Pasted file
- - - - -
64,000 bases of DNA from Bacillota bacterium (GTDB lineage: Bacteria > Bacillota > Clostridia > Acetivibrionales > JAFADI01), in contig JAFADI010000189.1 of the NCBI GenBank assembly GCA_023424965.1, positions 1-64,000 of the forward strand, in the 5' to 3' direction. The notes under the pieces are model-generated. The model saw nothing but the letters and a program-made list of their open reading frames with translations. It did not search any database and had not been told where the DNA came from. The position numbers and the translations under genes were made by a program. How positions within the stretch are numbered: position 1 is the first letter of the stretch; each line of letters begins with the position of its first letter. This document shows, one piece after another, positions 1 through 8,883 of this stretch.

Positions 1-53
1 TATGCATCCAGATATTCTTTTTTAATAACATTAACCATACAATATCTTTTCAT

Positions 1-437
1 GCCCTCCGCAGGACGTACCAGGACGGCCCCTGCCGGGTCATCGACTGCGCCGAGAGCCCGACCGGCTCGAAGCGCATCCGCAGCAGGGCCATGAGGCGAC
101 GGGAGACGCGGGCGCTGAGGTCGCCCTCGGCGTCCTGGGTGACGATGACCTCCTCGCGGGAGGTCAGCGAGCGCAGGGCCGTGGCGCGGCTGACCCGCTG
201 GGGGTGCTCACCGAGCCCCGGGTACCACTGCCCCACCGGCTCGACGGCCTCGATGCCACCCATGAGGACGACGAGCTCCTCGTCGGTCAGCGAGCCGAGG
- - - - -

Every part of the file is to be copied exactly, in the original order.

64,000 bases of DNA from Bacillota bacterium (GTDB lineage: Bacteria > Bacillota > Clostridia > Acetivibrionales > JAFADI01), in contig JAFADI010000189.1 of the NCBI GenBank assembly GCA_023424965.1, positions 1-64,000 of the forward strand, in the 5' to 3' direction. The notes under the pieces are model-generated. The model saw nothing but the letters and a program-made list of their open reading frames with translations. It did not search any database and had not been told where the DNA came from. The position numbers and the translations under genes were made by a program. How positions within the stretch are numbered: position 1 is the first letter of the stretch; each line of letters begins with the position of its first letter. This document shows, one piece after another, positions 1 through 8,883 of this stretch.

Positions 1-53
1 TATGCATCCAGATATTCTTTTTTAATAACATTAACCATACAATATCTTTTCAT

Positions 1-437
1 GCCCTCCGCAGGACGTACCAGGACGGCCCCTGCCGGGTCATCGACTGCGCCGAGAGCCCGACCGGCTCGAAGCGCATCCGCAGCAGGGCCATGAGGCGAC
101 GGGAGACGCGGGCGCTGAGGTCGCCCTCGGCGTCCTGGGTGACGATGACCTCCTCGCGGGAGGTCAGCGAGCGCAGGGCCGTGGCGCGGCTGACCCGCTG
201 GGGGTGCTCACCGAGCCCCGGGTACCACTGCCCCACCGGCTCGACGGCCTCGATGCCACCCATGAGGACGACGAGCTCCTCGTCGGTCAGCGAGCCGAGG